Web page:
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If you're in the market to buy your first personal computer, or ready to upgrade yourcurrent PC to a new model, you've undoubtedly noticed the steady stream of offers for "free," or "nearly free" computer systems.

For example: Monday's edition of the Wall Street Journal carried a large display ad from Value America offering an IBM Aptiva system (380MHz/64MB/8GB/15" monitor/color printer) for an eye catching $199, after rebates. Because this particular IBM system was crafted specifically for wholesale, an exact copy is not available through traditional retail channels. However, if it were, it would carry a price tag of approximately $800.

So what's the catch?

Well, in this case, it's a three-year obligation to CompuServe's 2000 Premier Internet service, at a cost of $21.95 a month for 36 months. When that contractually obligated expense is added to the tab, the price tag for the $199 system, rises to $989.20.

And don't forget to add $78 for shipping and handling, which puts the minimum cost of system at $1,067.20.

Unfortunately, for some consumers the costs would not stop there. The laundry list of potential future expenses include things such as cancellation fees, long distance Internet connection charges and various telephone surcharges.

Debra Martinez, chairwoman of the state Consumer Protection Board, said it's critical that consumers look deeper than the attractive price tag in these advertisements.

"Read, read, read, read the small print, I can't emphasize that enough," Martinez said. "Just like there's no such thing as a free lunch, there's no such thing as a free, or nearly free PC. Your going to pay for it one way or another."

One of the biggest potential added expenses is cancellation fees. In the case of the Value America offer, if the purchaser decides to part ways with CompuServe before the end of the three-year Internet service provider contract, that decision could add as much as $450 more to the tab.

This is a penalty situation that is not exclusive to Value America, CompuServe or IBM. A number of computer makers are joining forces with Internet service providers to craft similar deals, with similar cancellation clauses.

Internet novices generally appreciate being linked to a full-service provider, like CompuServe or America Online, which beef up their connection with lots of user-friendly features. But a seasoned surfer who doesn't require tutoring, or wants to avoid the barrage of advertisements that come with the big name providers, would be happier with a stripped down Internet hook up with a price tag in the $9 to $13 a month range.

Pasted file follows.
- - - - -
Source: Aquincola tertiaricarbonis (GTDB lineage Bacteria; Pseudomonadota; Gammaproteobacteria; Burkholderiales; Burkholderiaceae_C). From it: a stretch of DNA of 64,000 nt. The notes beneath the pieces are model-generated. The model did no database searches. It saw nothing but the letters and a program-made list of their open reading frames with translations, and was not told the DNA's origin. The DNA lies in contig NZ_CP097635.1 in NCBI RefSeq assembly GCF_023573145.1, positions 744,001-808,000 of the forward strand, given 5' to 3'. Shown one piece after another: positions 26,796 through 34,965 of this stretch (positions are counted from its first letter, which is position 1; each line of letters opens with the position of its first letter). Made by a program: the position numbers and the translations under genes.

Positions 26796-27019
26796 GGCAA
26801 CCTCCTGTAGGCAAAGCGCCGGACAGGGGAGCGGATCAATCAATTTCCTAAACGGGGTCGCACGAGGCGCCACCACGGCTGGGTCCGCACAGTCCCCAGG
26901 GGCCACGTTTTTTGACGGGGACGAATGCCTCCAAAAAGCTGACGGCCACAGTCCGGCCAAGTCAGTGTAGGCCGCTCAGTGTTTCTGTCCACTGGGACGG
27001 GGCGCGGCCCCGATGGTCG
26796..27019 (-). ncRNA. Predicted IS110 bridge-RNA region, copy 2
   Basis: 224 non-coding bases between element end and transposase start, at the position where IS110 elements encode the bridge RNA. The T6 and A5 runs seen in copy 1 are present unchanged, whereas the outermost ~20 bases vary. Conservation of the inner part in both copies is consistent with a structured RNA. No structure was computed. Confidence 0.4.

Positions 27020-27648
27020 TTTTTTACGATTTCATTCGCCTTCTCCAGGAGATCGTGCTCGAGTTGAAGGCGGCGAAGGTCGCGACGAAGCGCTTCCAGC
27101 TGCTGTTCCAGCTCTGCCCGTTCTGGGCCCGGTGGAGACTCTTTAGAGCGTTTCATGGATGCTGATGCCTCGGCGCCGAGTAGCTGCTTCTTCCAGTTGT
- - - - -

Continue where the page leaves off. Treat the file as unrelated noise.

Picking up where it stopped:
In the Value America deal, a consumer who decides to switch to an alternative Internet service provider in the first 12 months of the contract would face a $50 cancellation fee, and would be required to pay back the $400 rebate CompuServe paid to sweeten the original deal.

Cancellation in the second and third year of the contract would also result in a $50 cancellation fee, plus repayment of $300 and $200 in rebates, respectively.

"The cancellation penalties should be a major consideration for anyone thinking about entering into one of these contracts. With computer and Internet technology changing so rapidly, and costs generally coming down, you might end up frustrated by being locked into a particular service," Martinez added.

A local computer salesperson, who asked not to be identified, said another pitfall of the "nearly free," mail-order PC is the lack of technical support.

"One of the reasons the price is so low is that the manufacturer isn't backing it with any ongoing service to the customer," he said.

The computer seller said he's had more than a few consumers come to his Amherst store looking for help when they run into difficulties with hardware and software.

"I tell them, 'Why don't you ask your mailman? He's the one who brought you the computer.' This is especially frustrating for new users who require a certain amount of hand holding, and you don't usually get that when you buy mailorder," he said.

A few free or cheap PC offers are tied to advertising or transmission of personal information that will be used for marketing purposes. Like those linked to Internet service contracts, these arrangements rely on willing consumers to agree to have ads flashed across their screen, or to have their web surfing habits chronicled, in exchange for PC use.

"It might not sound like an inconvenience or invasion of privacy in the abstract, but you might not feel that way after a year or so having part of your computer screen taken up by ads, or having your Internet habits monitored," Martinez said.

Some other problems reported by consumers are delays getting rebate checks after they've made their payments, signed contracts and received their systems. In some cases, PC-buyers wind up with refurbished computers or accessories, when they thought they would get a brand new gear.

The potential pitfalls of "free PC" deals are so big, they've drawn the attention on consumer advocates and a number a state attorneys general across the United States.

New York State Attorney General Eliot Spitzer has posted a consumer warning on the office website ( "The promise of a free computer has drawn many consumers into contracts that are not necessarily a great deal," Spitzer cautioned. "Unfortunately, you could get stuck with a costly contract which provides services you no longer want."

Consumers who are having problems related to a free PC contract can contact the AG's office at (800) 771-7755 for assistance.

The Buffalo office of the Better Business Bureau is equally concerned about sour PC deals, according to spokesman David Lukow.

"There are some legitimate offers out there, but like with any transaction, if it sounds too good to be true, it probably is," Lukow said.

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